I would maximize all your tax-advantaged retirement accounts before getting *too* aggressive with student loans.  The tax benefit and years of higher compound growth than the simple loss on your debts are worth it.  You can't get time back for missing contribution years.  Once you maximize those, then put remaining investable funds toward your loans that you want to get rid of, and then once that's done in a few years, put that into other investments (mutual funds in a taxable brokerage account, buy rental property, etc).

        You really don't seem to have too much to gain from paying down your mortgage, which is a $200k near-inflation (esp if you still have a mortgage interest deduction, though you might not get it) debt backed by an insured asset, at this point; there are way better uses for your money at the moment.  Your car loan I could take or leave - sure, obv it'd be better not to have it, and you don't want to develop debt complacency, but it's small potatoes and a small rate (assuming 3 years left, there are only $311 in finance charges on it) and constitutes a far lower priority than your other needs at the moment.

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        • #5




          Hmm…your wife could go for some kind of forgiveness, but I’d lean towards just not worrying about it at all. Especially given its on the chopping block every time, one of these times theyll just take it away.

          Also, relative to your dual doctor incomes and no kids, your loans are minimal. I’d refinance them asap and just start knocking them out. Live on a whole lot less than your income and have your wife (after filling all tax deferred accounts) just knock her own loans out as much as possible in residency even. Lots of options with two great incomes and limited liabilities.
          Click to expand...


          I agree with this.  I personally think it's too much of a risk to to go for the loan forgiveness program, especially with interest rates that high (6.8% is nuts).  If after 6 years she's been paying the minimum payments and she doesn't qualify for forgiveness or the program gets the axe, you'll end up paying a lot more for the loan than if you were to just pay it back sooner with a refinance.

          I would refinance both of your loans and spend the next few years focusing on getting rid of them.  Agree with DMFA to max all retirement accounts too.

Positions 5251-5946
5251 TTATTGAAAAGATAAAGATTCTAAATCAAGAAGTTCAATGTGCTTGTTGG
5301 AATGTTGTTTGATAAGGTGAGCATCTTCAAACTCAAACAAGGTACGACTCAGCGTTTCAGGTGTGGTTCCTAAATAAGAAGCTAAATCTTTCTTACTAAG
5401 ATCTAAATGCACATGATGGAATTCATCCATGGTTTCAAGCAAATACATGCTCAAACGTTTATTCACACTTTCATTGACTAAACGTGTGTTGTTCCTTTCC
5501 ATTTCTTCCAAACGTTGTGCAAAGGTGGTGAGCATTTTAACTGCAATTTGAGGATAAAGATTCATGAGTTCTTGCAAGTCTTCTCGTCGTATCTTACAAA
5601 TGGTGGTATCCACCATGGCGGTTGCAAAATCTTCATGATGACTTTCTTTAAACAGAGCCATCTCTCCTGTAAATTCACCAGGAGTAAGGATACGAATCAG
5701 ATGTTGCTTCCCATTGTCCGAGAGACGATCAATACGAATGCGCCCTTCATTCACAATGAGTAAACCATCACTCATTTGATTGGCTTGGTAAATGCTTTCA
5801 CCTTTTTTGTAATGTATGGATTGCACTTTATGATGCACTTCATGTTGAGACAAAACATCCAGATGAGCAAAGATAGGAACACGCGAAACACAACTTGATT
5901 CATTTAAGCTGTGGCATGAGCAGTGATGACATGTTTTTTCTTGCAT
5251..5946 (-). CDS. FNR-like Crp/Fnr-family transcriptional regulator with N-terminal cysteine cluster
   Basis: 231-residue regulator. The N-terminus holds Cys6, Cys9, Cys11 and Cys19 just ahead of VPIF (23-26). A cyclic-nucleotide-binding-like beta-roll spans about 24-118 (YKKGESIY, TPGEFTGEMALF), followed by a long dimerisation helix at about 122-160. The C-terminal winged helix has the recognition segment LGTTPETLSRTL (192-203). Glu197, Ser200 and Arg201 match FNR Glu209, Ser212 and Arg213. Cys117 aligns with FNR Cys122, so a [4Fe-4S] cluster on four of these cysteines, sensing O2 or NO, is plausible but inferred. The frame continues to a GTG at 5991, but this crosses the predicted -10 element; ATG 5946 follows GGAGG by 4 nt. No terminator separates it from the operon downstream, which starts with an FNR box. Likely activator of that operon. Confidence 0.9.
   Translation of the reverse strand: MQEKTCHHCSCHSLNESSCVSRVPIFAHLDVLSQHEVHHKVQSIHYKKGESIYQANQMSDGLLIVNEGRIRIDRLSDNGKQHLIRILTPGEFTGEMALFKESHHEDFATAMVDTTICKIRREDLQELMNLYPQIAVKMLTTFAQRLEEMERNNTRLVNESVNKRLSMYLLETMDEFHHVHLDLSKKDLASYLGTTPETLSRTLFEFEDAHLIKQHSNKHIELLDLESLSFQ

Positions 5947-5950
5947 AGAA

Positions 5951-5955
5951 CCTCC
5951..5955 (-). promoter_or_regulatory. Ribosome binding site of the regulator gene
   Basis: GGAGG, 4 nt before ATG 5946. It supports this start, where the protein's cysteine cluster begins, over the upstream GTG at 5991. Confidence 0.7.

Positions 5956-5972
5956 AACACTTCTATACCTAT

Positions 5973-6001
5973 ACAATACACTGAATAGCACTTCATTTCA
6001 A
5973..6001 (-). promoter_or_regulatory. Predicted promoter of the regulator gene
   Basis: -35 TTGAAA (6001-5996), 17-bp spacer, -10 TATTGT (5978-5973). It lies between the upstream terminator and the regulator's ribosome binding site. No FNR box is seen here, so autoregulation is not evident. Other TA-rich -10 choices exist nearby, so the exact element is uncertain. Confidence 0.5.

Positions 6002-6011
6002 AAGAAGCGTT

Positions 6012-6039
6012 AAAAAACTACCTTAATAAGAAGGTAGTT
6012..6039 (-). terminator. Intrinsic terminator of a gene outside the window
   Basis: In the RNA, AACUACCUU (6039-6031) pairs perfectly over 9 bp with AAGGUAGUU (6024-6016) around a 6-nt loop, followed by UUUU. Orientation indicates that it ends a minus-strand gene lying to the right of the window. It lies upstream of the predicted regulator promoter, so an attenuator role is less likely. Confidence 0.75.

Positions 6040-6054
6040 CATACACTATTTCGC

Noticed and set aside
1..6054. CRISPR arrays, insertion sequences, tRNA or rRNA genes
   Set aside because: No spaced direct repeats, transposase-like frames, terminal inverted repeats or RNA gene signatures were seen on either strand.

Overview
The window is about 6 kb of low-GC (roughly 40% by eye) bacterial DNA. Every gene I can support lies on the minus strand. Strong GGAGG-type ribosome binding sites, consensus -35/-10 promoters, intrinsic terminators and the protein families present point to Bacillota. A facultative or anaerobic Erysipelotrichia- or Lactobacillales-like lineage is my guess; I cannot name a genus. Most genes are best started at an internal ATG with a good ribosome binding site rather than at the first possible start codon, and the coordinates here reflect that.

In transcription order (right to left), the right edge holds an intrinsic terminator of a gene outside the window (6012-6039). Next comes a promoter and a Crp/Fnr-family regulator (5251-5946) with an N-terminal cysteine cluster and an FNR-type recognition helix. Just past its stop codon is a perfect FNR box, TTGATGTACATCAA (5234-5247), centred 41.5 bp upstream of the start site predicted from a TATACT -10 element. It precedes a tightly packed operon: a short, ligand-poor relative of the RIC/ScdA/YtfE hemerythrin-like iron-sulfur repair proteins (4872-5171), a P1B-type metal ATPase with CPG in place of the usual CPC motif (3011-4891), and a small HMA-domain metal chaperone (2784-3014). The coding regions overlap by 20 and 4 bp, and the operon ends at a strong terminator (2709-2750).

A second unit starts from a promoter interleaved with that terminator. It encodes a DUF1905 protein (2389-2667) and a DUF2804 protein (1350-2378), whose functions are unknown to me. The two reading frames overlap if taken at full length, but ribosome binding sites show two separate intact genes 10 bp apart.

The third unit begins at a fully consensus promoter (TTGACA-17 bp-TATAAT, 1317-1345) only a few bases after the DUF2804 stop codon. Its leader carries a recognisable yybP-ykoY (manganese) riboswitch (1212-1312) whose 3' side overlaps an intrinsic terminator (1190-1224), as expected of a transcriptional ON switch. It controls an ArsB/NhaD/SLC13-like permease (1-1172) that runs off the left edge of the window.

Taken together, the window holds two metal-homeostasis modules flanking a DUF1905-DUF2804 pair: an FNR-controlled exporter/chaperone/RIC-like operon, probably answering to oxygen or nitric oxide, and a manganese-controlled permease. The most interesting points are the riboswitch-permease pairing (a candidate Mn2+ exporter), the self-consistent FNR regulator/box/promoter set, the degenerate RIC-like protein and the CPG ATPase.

You guys are going to be making easily 600k a year when you're both attendings.  There's no reason to hold on to any debt with that kind of income.  Even after maxing all retirement accounts and paying taxes, you guys will have a LOT of money left over to work with (probably somewhere in the neighborhood of 300k after subtracting ~40% for taxes which is obviously a bit overly conservative, contributing full amounts to 401k, Backdoor Roth, and HSAs).   After living expenses you should easily be able to get away with putting ~220-240k/year towards loans!  That could eliminate your loans in just 2 years once you're both working full time.  Get rid of it while you're still early in your career and you'll be very glad you did later on.  Just my 2 cents.  It's way too easy to let lifestyle creep happen when you're early in your career and have all that new money rolling in.  Do yourself a favor and get rid of the debt fast so you can really enjoy that money when the debt is gone.

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          • #6
            Thank you very much for your well thought out responses.

            That's great info to forgo filing taxes separately to reduce PAYE payments for my wife. That knocks out one complicated scenario. I will discuss with her the remaining to options of refinancing privately to a lower rate vs continuing with the federal loan programs to try for PSLF.

            Big picture, I agree and am planning on maximizing tax-advantaged accounts, then taxable accounts, then maybe slightly overpay the mortgage, then other investments/savings etc. Thanks so much. I am sure I will have more questions coming.

            Comment


            • #7




              Thank you very much for your well thought out responses.

              That’s great info to forgo filing taxes separately to reduce PAYE payments for my wife. That knocks out one complicated scenario. I will discuss with her the remaining to options of refinancing privately to a lower rate vs continuing with the federal loan programs to try for PSLF.

              Big picture, I agree and am planning on maximizing tax-advantaged accounts, then taxable accounts, then maybe slightly overpay the mortgage, then other investments/savings etc. Thanks so much. I am sure I will have more questions coming.
              Click to expand...


              I like to round my mortgage up to the next hundred and then add a hundred...but my prin/int/tax/ins is only about $1840, so I pay about $2000/mo on it.  So you might want to up it to the next nice round number.  Makes snap budget decisions (assuming they're not already automated or on a spreadsheet) easier, too.  This doesn't seem like much, and sure, I could use that $160 on other stuff, though I'm not even sure if that'd trigger the minimum buy limit on some of my funds...but it helps me allocate money to various ways other than my brokerage account.  I do this with my wife's student loans, too.